Blisters are pockets of fluid trapped between layers of the skin, and they usually contain serum produced by the body as a defense mechanism. There is a wide variety of known causes for stomach blisters, but some arise from indeterminate causes. They can develop as a result of irritation, infection, or allergies. Biting insects such as spiders can inject toxins that cause blisters too.
Blisters can develop around the stomach because of friction between folds of skin. Warm environments compound this form of skin irritation, as does obesity and tight-fitting clothes. Chemical irritants, such as laundry detergents or solvents, can cause blisters as well, as can compounds present in newly purchased clothes.
Viral infections can cause blisters to develop on the stomach. The signature feature of chicken pox, a viral infection most often affecting children, is itchy, red blisters that can develop anywhere on the body, including the stomach. The same virus causes shingles, but it only affects adults who have previously had the childhood version. Blisters from shingles usually develop on only one side of the body, with the blisters following nerve pathways.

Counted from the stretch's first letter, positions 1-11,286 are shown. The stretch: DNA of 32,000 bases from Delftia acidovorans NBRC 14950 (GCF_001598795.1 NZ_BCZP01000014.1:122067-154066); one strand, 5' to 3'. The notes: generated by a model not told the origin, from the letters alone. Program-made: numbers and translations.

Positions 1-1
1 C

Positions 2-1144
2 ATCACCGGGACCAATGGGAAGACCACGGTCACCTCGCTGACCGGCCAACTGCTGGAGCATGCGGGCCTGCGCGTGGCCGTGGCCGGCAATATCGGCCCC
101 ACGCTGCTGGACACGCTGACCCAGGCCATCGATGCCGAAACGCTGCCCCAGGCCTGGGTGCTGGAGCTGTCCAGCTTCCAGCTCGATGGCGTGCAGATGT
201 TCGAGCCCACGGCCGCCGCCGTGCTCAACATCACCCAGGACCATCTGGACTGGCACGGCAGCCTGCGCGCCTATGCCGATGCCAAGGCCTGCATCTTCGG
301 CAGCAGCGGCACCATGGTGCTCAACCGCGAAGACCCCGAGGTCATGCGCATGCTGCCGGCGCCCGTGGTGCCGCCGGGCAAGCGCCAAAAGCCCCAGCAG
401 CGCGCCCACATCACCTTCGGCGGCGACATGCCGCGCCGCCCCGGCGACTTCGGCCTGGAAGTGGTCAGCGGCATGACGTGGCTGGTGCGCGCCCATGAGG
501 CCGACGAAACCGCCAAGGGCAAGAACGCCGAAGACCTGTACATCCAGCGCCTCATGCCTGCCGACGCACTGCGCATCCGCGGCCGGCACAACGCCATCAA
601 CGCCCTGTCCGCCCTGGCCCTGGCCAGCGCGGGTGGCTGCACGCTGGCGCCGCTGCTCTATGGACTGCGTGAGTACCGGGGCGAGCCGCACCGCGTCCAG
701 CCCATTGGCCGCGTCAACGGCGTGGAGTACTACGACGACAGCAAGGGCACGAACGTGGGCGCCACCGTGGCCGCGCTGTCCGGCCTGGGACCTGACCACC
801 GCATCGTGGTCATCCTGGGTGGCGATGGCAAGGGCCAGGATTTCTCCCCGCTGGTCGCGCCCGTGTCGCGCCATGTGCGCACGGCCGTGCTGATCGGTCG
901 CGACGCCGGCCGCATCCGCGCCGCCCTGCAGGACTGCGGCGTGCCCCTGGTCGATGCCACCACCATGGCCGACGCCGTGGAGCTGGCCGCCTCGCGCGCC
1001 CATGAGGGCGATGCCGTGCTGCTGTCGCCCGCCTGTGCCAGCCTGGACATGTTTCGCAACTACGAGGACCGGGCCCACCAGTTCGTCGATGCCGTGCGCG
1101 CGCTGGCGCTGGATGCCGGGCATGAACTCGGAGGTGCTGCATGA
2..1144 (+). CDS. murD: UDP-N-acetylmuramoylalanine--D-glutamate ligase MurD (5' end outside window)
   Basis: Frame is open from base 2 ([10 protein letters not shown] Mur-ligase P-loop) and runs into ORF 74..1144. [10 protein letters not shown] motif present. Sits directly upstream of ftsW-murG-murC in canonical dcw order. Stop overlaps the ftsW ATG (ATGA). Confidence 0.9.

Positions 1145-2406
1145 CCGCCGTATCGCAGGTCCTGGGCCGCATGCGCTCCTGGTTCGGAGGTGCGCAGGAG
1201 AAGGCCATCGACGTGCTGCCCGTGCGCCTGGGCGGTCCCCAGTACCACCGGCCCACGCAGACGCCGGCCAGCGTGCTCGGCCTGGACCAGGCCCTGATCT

Allergic contact dermatitis causes, among other symptoms, blisters at the point of allergen contact. Nickel is a common allergen, and belt buckles and zippers are often made of this metal. Blisters can develop where they touch the skin of sensitive individuals. Different from allergic contact dermatitis is an allergic reaction, and blisters on the stomach can occur as a result of allergies to things such as latex, medication, or perfumes.
Miliaria, also called prickly heat, is a condition where the sweat glands become clogged and do not function properly. This causes small, water-filled blisters to develop on the skin of the stomach or elsewhere. Sometimes, bumps on the skin are not blisters but are actually a rash. A rash is a red, inflamed area of the skin with solid bumps. Scabies is a skin condition caused by contact with mites; the mites leave a rash as they burrow and infest the skin.
It can be difficult to pinpoint the cause of stomach blisters as they may not show up for days after exposure to the causative factor. Most are not cause for concern, but they may signal a more serious condition if they appear suddenly, appear in large quantities, or are accompanied by fever. Blisters filled with pus indicate an infection and require medical intervention.